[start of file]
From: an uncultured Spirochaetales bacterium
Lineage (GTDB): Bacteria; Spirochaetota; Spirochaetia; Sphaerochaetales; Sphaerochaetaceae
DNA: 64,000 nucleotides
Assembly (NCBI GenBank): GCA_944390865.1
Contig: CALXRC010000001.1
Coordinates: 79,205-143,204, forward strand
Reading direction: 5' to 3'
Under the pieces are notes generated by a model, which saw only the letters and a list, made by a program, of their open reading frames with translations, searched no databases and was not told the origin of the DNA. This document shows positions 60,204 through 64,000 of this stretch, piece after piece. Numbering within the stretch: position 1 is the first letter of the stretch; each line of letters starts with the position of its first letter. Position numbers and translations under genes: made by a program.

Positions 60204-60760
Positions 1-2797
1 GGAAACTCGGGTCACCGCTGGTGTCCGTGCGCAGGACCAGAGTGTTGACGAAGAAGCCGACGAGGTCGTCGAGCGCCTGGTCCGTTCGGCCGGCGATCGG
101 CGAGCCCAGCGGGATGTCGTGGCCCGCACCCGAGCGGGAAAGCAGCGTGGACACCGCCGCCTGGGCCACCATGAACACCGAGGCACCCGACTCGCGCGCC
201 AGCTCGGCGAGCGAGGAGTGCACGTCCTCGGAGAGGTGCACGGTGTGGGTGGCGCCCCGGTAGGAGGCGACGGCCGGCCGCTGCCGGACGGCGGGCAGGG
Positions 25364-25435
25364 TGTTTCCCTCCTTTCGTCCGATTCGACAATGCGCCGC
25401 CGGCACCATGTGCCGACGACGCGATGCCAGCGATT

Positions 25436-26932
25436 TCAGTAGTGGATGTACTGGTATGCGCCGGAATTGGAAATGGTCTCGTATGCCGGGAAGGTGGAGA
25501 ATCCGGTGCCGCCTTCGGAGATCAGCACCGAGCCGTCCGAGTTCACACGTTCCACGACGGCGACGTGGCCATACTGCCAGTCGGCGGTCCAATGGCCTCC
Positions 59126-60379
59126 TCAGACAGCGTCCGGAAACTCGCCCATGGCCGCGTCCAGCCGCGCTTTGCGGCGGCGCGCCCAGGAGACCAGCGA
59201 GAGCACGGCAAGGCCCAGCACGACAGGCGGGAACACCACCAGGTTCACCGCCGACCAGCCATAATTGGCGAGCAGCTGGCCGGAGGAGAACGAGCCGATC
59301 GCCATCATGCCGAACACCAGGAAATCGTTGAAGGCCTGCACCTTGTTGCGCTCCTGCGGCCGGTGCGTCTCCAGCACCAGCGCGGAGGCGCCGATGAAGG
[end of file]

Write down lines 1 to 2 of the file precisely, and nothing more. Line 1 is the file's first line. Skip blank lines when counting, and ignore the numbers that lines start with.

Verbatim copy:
From: an uncultured Spirochaetales bacterium
Lineage (GTDB): Bacteria; Spirochaetota; Spirochaetia; Sphaerochaetales; Sphaerochaetaceae